Response to Question ll, Part (g): I spoke by telephone with Roger Stone from time to time during the campaign. I have no recollection of the specifics of any conversations I had with Mr. Stone between June 1.2016 and November 8, 2016. I do not recall discussing WikiLeaks with him, nor do I recall being aware of Mr. Stone having discussed WikiLeaks with individuals associated with my campaign, although I was aware that WikiLeaks was the subject of media reporting and campaign-related discussion at the time.
Though naturally you can't prove he didn't remember.

Looking back from this to the timeline, you get a much refreshed picture of what candidate Trump must have known regarding Stone, WikiLeaks, and the Russians:
  • April-June: Rick Gates observes that "interest is racheting up" within the Trump campaign in some collection of emails that will help the campaign, possibly reflecting the FBI's work on Hillary Clinton's former server, Russia's offer to the campaign of "dirt" in thousands of emails (hacked Podesta emails?) through Papadopoulos, other Russian démarches of that spring, or all of the above  
  • 9 June: Trump Tower meeting arranged by Agalarovs between Junior and N, Veselnitskaya (ostensibly) and a host of others including Manafort and Agalarov's US lieutenant Ike Kaveladze
  • 14 June: Washington Post publishes first public report of Russian hack of DNC databases and theft of their opposition research and emails
  • 15 June: Trump campaign issues statement accusing DNC of hacking themselves; also, House majority leader Kevin McCarthy, coming out of a meeting "with Ukrainian Prime Minister Vladi­mir Groysman, who had described a Kremlin tactic of financing populist politicians to undercut Eastern European democratic institutions", makes his famous "joke" about Putin paying Trump (and Rohrabacher, who was present)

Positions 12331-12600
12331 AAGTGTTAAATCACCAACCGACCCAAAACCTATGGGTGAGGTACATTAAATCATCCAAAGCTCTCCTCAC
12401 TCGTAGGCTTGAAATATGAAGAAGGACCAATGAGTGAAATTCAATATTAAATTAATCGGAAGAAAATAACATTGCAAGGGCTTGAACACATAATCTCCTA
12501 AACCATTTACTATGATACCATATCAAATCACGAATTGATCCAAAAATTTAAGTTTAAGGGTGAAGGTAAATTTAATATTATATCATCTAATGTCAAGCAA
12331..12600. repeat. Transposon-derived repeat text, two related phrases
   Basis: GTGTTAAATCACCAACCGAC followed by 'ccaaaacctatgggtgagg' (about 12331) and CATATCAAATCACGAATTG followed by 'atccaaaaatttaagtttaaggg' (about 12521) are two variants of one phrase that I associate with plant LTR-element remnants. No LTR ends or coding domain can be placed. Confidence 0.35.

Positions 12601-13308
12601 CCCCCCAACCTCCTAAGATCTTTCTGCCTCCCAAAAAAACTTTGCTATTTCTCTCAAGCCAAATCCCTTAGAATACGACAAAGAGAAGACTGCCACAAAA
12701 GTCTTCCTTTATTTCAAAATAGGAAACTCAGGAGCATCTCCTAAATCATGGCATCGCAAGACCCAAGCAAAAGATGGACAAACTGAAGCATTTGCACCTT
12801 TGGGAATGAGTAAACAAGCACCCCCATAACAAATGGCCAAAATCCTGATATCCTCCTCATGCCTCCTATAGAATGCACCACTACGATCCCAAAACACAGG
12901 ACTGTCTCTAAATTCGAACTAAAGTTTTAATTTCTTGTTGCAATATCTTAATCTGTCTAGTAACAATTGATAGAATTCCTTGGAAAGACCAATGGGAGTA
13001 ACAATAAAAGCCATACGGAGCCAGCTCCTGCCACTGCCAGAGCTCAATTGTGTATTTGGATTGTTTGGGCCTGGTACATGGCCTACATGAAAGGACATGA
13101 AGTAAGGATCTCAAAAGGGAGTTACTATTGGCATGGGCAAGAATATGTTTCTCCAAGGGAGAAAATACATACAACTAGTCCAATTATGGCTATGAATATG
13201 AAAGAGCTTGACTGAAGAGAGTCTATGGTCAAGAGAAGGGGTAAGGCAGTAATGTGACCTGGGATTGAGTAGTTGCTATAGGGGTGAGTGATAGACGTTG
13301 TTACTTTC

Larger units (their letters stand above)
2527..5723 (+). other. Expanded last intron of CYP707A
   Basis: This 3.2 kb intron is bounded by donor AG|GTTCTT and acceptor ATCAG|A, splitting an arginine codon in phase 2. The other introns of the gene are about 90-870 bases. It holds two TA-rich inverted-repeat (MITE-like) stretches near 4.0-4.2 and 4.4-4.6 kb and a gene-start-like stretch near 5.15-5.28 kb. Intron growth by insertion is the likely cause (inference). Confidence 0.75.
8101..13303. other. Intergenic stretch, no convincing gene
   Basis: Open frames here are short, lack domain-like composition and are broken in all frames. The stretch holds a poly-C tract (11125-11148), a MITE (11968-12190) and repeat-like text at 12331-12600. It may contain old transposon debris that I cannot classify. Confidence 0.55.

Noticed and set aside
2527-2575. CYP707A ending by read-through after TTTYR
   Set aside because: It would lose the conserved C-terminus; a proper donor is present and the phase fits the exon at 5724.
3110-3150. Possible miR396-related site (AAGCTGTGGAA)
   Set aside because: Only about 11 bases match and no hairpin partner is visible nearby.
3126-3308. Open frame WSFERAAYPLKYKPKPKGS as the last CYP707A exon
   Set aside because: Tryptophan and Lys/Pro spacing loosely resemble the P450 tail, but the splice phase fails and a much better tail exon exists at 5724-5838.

• 18 July: At convention in Cleveland, anti-Russia language removed from Republican platform at instance of Trump campaign
  • 20 July: Kislyak meets with Republicans at a Cleveland lunch
  • 22 July: WikiLeaks begins publishing DNC emails
  • 24 July: New York Times reports evidence that the emails were stolen by Russians; Trump tweets, "The new joke in town is that Russia leaked the disastrous DNC e-mails, which should never have been written (stupid), because Putin likes me"
  • 27 July: at a press conference, Trump  calls “this whole thing with Russia... a total deflection”, “farfetched” and “ridiculous”, although it would give him “no pause” if Russia had Clinton’s emails: “Russia, if you’re listening, I hope you’re able to find the 30,000 emails that are missing. I think you will probably be rewarded mightily by our press."
We never think of noting the context of those two "jokes"—McCarthy's after a formal meeting where they'd been informed of Putin's habit of buying foreign politicians, making it sound more like a sudden insight (OMG if he's doing it here I know who he must be doing it with); Trump in the context of his fourth straight day of denying that Russians had hacked the DNC, though (as usual) without any indication of how he would know whether they had or not, but with that typical Trumpian flourish (if it was true, there'd be nothing wrong with it, in fact I'm asking them to do it right now!), which is supposed to make the denial sound more sincere. But there's also the genuine Trumpy note of resentment (wish they had sent that good stuff to The Times instead of this dumb DNC shit I don't know how to use").

Anyway, the new unredactions certainly reinforce the picture of a Trump campaign that was obsessed with the "dirt" in the form of emails that was going to come to them out of nowhere like presents down the chimney and rescue their hopeless endeavor.

And the new material on murderous Russian misbehavior in Afghanistan to which Trump turns a blind eye reinforces the sense of a Trump helplessly indebted to Russians and unable to do anything about them. So I'm more convinced than ever.